Trail Running Shoe Showdown 2016: Racing
I am consistently asked what my favorite shoes are and my answer is always the same, it depends. What terrain are you on, distances are you covering, what’s your pace, any lower extremity conditions, etc. These are all the questions I ask and even then I can return a list of what might work for you, but from that point it’s up to you. I don’t believe in the perfect shoe, but I believe in the perfect shoe for the individual and for the condition. To that end, this article is all about trail shoes and more importantly, trail racing. There are times when a nicely cushioned full stack shoe is welcome on the trail especially at distance, but there are also times when you just want to blow down the trail at full speed.
Having spent several very intimate weeks with the Mazama in the mountains of Japan, I can safely say this is definitely my favorite Brooks trail shoe (sorry Cascadia). It’s lighter at only 9.3oz, has a 6mm offset, features a double layer of mess in the upper (which can be a little inflexible), and finishes with a sole that is sticky and has decently grippy bi-directional lugs. It also has a really interesting mid that is decoupled so the heel and forefoot are independent which gives you a nice transition. It also includes a rock propulsion plate which protects from hazards and also proper aligns your toe-offs. They retail for $140.
Hoka Speed Instinct
The Hoka Speed Instinct is basically the speedy version of the Challenger ATR and the trail version of the Clayton. Yes it has a slightly narrower toe box than other Hokas with lower, yet still multi-directional lugs, but it’s designed for quickness. It doesn’t have the massive stack that other Hoka’s have (20mm in the mid), but its agile. At 8.4oz with a 3mm drop its super lightweight using Hoka’s PRO2Lite throughout the mid. On the upper you have engineered breathable mesh with 3D printed overlays for additional structure/support across the top of the foot providing more control. The heel cup is way more padded than a normal Hoka, so definitely try this one out first. Retail on these are $130.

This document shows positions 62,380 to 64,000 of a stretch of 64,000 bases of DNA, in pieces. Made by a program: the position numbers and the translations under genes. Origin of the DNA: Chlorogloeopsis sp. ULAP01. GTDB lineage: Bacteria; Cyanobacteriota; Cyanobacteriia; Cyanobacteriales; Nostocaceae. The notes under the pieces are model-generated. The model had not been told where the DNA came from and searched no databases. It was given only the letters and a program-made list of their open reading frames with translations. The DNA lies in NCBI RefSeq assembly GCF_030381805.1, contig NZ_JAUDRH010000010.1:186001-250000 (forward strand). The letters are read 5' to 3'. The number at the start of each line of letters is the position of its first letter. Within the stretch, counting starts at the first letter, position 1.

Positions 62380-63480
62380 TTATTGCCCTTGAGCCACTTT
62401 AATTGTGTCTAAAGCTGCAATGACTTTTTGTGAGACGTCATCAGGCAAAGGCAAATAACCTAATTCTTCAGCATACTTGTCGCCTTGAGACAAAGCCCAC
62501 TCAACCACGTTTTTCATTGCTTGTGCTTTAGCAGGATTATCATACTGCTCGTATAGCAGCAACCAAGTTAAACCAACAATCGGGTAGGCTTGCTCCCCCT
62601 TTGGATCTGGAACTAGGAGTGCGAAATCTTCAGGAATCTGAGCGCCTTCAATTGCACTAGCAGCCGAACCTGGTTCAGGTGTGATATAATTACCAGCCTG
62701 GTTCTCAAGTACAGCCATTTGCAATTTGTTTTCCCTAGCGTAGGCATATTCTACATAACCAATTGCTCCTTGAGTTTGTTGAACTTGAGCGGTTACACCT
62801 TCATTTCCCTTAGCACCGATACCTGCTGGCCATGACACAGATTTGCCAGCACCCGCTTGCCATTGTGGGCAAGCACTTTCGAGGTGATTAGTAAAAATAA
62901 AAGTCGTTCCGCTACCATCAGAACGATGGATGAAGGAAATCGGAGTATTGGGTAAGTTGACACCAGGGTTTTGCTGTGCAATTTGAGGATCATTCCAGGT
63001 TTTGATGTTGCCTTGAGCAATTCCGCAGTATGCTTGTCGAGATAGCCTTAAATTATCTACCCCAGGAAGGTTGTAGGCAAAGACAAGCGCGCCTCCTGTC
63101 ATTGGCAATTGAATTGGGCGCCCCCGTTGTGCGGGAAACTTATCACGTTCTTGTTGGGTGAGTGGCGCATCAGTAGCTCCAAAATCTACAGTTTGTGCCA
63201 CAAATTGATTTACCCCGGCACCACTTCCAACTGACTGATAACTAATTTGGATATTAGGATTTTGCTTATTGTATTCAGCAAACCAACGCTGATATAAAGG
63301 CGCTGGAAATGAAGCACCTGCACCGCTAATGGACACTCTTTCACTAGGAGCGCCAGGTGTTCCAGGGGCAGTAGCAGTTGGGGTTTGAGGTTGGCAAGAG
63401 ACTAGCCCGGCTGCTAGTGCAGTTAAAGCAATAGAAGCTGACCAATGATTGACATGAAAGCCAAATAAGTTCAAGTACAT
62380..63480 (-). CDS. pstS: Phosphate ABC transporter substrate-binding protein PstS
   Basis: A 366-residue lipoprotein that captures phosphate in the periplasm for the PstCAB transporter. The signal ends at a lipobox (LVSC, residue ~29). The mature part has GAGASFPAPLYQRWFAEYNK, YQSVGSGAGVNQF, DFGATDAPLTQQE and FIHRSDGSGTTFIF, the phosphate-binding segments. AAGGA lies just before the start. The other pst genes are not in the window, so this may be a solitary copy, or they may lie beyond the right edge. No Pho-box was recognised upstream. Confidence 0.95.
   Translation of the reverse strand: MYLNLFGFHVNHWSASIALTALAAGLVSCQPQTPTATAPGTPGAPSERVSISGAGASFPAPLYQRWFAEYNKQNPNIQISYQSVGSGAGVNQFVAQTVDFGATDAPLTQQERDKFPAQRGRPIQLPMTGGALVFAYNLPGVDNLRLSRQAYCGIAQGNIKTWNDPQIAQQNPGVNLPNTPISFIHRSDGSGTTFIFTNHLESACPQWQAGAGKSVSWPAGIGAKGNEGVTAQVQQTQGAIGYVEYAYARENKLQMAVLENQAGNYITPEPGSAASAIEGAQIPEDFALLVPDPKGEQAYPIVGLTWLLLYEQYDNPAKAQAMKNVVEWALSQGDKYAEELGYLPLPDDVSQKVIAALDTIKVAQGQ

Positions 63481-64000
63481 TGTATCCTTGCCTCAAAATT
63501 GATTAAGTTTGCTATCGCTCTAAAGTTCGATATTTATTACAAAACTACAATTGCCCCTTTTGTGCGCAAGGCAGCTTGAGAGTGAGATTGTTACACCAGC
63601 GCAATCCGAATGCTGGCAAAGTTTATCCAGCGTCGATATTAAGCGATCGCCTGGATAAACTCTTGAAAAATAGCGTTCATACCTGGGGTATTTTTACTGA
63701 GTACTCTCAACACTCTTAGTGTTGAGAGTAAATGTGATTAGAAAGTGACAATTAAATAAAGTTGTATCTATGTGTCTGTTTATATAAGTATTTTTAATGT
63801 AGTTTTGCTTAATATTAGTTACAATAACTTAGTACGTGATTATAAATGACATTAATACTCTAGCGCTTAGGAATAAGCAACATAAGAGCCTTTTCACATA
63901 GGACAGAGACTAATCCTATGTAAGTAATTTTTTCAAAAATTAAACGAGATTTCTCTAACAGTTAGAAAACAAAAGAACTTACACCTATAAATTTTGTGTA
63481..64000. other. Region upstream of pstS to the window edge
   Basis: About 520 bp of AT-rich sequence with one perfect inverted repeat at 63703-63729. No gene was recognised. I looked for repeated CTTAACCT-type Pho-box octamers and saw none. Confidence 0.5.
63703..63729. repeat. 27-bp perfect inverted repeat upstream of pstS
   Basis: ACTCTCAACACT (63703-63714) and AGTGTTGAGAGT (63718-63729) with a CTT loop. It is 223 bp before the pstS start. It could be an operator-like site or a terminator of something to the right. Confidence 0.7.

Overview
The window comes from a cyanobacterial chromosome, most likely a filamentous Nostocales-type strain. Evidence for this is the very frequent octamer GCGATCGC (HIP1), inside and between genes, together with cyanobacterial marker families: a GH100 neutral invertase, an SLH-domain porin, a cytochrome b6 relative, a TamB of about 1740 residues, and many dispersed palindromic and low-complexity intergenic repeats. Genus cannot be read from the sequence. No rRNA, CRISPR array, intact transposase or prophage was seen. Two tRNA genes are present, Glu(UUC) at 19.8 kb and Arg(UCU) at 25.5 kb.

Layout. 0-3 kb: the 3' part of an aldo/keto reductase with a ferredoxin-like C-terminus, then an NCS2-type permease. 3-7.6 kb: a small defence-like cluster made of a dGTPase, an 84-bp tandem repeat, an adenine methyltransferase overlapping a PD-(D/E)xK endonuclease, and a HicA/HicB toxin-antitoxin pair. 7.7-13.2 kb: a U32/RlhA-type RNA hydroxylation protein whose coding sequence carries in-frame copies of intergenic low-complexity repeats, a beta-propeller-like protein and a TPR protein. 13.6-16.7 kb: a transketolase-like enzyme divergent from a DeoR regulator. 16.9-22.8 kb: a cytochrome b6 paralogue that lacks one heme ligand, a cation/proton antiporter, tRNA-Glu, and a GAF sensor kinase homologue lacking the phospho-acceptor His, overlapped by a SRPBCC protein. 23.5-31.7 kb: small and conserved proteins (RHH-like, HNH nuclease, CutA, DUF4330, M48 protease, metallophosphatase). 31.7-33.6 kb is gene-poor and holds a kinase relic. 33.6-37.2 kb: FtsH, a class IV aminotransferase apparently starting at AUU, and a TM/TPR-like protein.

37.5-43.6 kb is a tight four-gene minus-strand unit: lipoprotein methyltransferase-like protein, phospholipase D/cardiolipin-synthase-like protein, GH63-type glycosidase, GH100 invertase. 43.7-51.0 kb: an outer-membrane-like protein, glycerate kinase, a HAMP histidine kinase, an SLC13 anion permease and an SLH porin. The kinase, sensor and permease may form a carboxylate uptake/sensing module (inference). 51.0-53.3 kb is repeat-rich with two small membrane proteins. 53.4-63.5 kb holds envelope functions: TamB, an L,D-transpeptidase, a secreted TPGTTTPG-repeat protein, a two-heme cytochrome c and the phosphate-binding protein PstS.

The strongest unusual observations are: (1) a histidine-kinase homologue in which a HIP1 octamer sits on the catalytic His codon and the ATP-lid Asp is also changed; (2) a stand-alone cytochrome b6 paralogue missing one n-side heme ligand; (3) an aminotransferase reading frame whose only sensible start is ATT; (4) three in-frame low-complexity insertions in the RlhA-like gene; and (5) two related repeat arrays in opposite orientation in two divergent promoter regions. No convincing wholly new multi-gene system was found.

What in the world is going on over at Skechers in the Performance group and who would have expected this? We have looked at Skechers in the past with shoes like the GoRun and the GoMeb, but the GoTRAIL is really an interesting step forward. Weighing in at 9.6oz with a 4mm drop, the shoe has a decently wide toe box, and a virtually seamless upper with printed structural overlays. The shoe is water resistant (to a degree) and uses Skechers Gotherm 360 to keep feet warm. It has a distinct mid foot strike zone, multidirectional lugs, and a molded heel. The craziest part is the shoe retails for $69, so don’t let the brand name and history fool you, the Performance team is on to something.
Salomon Speedcross Pro
We reviewed the Speedcross Pro in the past, but the takeaway from these shoes is all about performance at speed. They are a little weighty at 11.5oz, but this primarily due to the fact that they have their mud guard all over including all surface grip. Molded EVA is used throughout the mid and I would never call these cushy, instead I would say responsive… or quick… and the lugs, beast mode. To cap it all off it uses Salomon’s sensitFit eyelet system with lace pouch to keep those laces out of the way. You can pick them up for $150.
Nike Air Zoom Wildhorse 3 GTX
First off, I love the toe box on the Wildhorse, plenty of room and it looks like Nike is starting to pay attention to brands like Altra and Topo with their design. We are hyped on the GTX model because you get all the benefits of GoreTex in the upper meaning full weather protection and its still a 10.3oz shoe. The mesh upper also features Nike’s Flywire technology which gives you a bit more support and comfort, The mid is compression molded EVA while the forefoot has Nike Air included. The sole features a nice set of bi-directional lugs. Best Nike trail shoe to date… lighter, quicker, more responsive, and while a bit more cushioning could take this shoe for many miles this is all about racing. You can grab them for $130.
We were recently introduced to 361° with our Voltar review, but here we turn our attention to their trail lineup and their Santiago. These are probably the least race oriented of the entire list, but I include them because they are durable and breathe so well. The shoe itself weighs in at 10.9oz with a 9mm drop and much of that weight comes from the exoskeletal wrap on the upper. It is super breathable, but the sidewalls are durable as can be. The mid uses QU!KFOAM (361’s patented EVA mid technology) with an interlink system which was designed to provides cushioning throughout your stride. Retail on these is $120.
Now get out and hit the trails!!